DeMar DeRozan has just about flatlined since his hot start to the season. Since Jan. 6, DeRozan has averaged 11.4 points, 2.9 boards, 1.0 assist, 1.0 steal, 0.6 steals, 0.2 threes and 2.8 turnovers per game, while shooting 35 percent from the field and 73 percent from the free-throw line. That’s good for top 300 value, which is nothing to write home to Compton about. This makes DeRozan a low-risk buy-low candidate, the best kind. Andrea Bargnani’s nearing return will help take some pressure off of DeRozan, who still has an appealing ceiling. If he finds that touch he had in the first handful of games in 2011-12, it’ll be well worth spending 50 cents on the dollar for.
Danny Granger has been pretty mediocre so far this season, averaging 15.3 points, 4.4 rebounds, 1.3 assists, 1.7 steals, a block, 1.5 threes and 1.8 turnovers per game, while shooting 34 percent from the floor and 82 percent from the line. Fantasy owners should keep in mind that he’s still battling through a bum ankle, which is partly to blame for his inconsistency and subpar production. On the other hand, even with some of those dull numbers, Granger’s holding onto top 80 value. If he can lift his accuracy from the floor back above 40 percent (which would likely benefit his scoring and three-point making) and keep his turnovers low, that alone could vault him back into top 40 territory.
Amar’e Stoudemire has averaged 13.3 points, 4.5 rebounds, 2.2 assists, 0.8 steals, 0.2 blocks and 3.7 turnovers in his last four games. Sure, he’s struggled with foul trouble lately, but there’s more at play. So far as the public knows, he’s not injured, which leaves us to assume (yes, a dangerous word) that he and the subpar Knicks are just working through some kinks. For Stoudemire, it’s probably playing alongside Tyson Chandler, who’s probably the reason why STAT has seen his blocks per game plummet from 1.9 last season to 0.4 this season. Owners desperate for some change should target Stoudemire as a buy-low candidate – and bring some courage with them.
Gerald Wallace has been a roller coaster in January, where he’s notched a zero-point and a one-point game. Since Jan. 11, Crash has averaged 11.8 points, 8.0 rebounds, 3.0 assists, 1.8 steals, 0.6 blocks, 0.6 threes and 2.4 turnovers, while shooting 40 percent from the field and 53 percent from the free-throw line. Wallace is still averaging solid all-around numbers, and with reports indicating he’ll forego his player extension to become an unrestricted free agent, owners can count on him finding surer footing soon.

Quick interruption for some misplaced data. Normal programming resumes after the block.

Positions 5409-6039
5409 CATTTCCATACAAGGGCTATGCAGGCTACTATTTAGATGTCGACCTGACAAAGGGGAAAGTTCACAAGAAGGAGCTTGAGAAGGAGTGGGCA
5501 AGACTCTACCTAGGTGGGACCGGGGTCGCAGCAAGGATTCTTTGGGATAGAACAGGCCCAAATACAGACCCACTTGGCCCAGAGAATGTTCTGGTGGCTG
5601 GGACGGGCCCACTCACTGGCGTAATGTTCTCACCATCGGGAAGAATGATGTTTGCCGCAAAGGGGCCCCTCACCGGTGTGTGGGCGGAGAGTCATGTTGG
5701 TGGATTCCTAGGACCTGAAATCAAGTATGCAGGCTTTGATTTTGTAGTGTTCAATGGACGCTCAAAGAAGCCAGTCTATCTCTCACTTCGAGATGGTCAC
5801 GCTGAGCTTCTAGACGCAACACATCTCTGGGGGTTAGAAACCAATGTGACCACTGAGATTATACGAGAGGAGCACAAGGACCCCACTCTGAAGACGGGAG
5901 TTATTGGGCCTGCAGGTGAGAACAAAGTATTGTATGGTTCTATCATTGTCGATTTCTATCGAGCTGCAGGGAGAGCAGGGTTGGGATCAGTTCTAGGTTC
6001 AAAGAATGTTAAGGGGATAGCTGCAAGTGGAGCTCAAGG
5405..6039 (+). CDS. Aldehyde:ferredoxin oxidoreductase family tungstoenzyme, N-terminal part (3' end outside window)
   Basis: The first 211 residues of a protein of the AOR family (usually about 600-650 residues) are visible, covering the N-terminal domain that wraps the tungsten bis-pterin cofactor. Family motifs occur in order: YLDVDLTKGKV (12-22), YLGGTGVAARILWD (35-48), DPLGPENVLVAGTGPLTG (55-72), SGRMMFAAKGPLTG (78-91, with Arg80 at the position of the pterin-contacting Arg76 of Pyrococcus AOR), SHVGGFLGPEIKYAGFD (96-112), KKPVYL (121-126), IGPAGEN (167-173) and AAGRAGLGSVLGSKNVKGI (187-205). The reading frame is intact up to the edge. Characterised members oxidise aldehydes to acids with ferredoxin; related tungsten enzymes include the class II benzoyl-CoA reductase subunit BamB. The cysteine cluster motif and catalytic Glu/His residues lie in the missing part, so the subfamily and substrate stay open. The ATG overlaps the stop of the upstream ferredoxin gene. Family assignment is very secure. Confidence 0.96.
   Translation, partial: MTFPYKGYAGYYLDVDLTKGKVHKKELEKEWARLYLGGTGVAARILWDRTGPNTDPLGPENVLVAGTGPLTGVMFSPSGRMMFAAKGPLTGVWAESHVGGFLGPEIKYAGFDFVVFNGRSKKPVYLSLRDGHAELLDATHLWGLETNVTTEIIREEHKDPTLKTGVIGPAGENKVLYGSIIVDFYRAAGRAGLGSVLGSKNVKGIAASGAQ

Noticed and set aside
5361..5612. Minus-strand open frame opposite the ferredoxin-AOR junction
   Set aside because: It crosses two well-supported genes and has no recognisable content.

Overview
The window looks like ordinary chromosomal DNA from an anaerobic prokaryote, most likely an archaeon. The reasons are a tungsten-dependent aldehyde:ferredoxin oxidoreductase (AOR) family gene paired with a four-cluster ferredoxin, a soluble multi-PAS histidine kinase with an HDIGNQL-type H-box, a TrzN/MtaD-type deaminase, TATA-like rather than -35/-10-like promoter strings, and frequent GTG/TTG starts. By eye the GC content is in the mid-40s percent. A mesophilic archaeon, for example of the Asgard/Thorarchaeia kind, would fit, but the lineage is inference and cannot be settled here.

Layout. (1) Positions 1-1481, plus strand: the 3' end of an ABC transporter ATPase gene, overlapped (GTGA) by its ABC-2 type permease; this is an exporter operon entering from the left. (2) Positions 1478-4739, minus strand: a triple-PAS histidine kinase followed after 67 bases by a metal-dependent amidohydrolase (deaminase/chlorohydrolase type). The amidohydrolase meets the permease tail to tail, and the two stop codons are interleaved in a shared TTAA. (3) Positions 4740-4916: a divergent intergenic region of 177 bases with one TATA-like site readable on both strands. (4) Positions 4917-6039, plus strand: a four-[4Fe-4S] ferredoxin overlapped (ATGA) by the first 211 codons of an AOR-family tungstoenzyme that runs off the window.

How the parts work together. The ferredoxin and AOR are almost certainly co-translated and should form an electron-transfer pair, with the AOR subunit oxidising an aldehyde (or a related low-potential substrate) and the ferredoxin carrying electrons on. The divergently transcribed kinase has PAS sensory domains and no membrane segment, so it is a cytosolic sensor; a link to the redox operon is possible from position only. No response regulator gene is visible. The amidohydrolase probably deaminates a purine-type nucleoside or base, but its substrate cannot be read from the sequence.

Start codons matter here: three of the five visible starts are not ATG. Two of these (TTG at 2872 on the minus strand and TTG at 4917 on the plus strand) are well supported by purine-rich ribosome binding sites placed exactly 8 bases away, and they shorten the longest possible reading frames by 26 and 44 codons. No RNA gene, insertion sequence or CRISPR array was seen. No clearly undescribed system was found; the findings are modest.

Ray Allen has averaged 6.3 points, 3.7 rebounds, 1.7 assists, a steal, 1.3 threes and 1.7 turnovers in his last three games. During that stretch, he’s shot 30 percent from the field. For Allen and the Celtics, it appears rock bottom has been met. Allen hurt his shooting wrist Monday, so that might be nagging him. But as the Celtics trudge along and trade rumors materialize, Allen will eventually recover his fantasy value, which is mostly tied to his threes and free-throw shooting, two things that won’t get snuffed out that easily.
Chris Paul, Dwyane Wade, Brook Lopez and any other productive fantasy players who are injured should be considered buy-low candidates.
MarShon Brooks has averaged top 40 numbers since Jan. 2, and he appears to have a strong grip on the starting SG job for the Nets right now. However, his owners should be mindful of the rookie wall (which could make an appearance earlier than expected in this compressed season; Brooks has averaged more than 34 minutes per game since Jan. 2, the highest mark for rookie) and the nearing return of Brook Lopez. Brooks looks to be a reliable fantasy asset for the duration of the season, but his trade value won’t be this high for much longer.
Steve Nash is hot right now. In his last four games, the Canadian sensation has averaged 21.8 points, 1.8 rebounds, 11.3 assists and 1.5 threes, while shooting 63 percent from the field and 81 percent from the free-throw line. However, in that stretch Nash has averaged 34:30 of playing time per game, far above the 29 minutes per game he was averaging beforehand. Count on his minutes being pulled back, along with a few DNPs before the season ends. His trade value is great right now, and his owners should be looking for more reliable options in exchange for Nash.
Andray Blatche has double-doubled in his two games since his return from three consecutive DNPs with a shoulder injury. But that shoulder should still be a concern for his fantasy owners. Blatche is a big man who shoots poorly from the field and doesn’t do anything too special for fantasy purposes, and his vulnerable shoulder makes him even less appealing. His owners should move him as soon as they can.
Hedo Turkoglu has been one of the biggest surprises of the season. The standout numbers so far have been his 2.5 threes per game and 50 percent shooting from the field. Turkoglu is a career 43 percent shooter from the floor, which makes both of those numbers unsustainable. His owners should sell high before his value settles back down to where it should be.
Mario Chalmers has had himself a dandy 2011-12 NBA season so far. Heading into Thursday’s game, he was shooting 54 percent from the field and hitting 2.1 threes per game. Like the guy above, those numbers seem a bit difficult for him to maintain, given that Chalmers shot 40 percent from the field in his first two seasons in the league. Is it possible that he’s just found his touch and comfort zone with this squad? Sure. Would it be wise to bet on it? Probably not, especially with Norris Cole capable of hitting hot streaks and Dwyane Wade’s return somewhere on the unseen-but-probably-close horizon.
Throughout the season, be sure to leave your questions, comments, concerns, trade offers, roster problems and more in the comments below.
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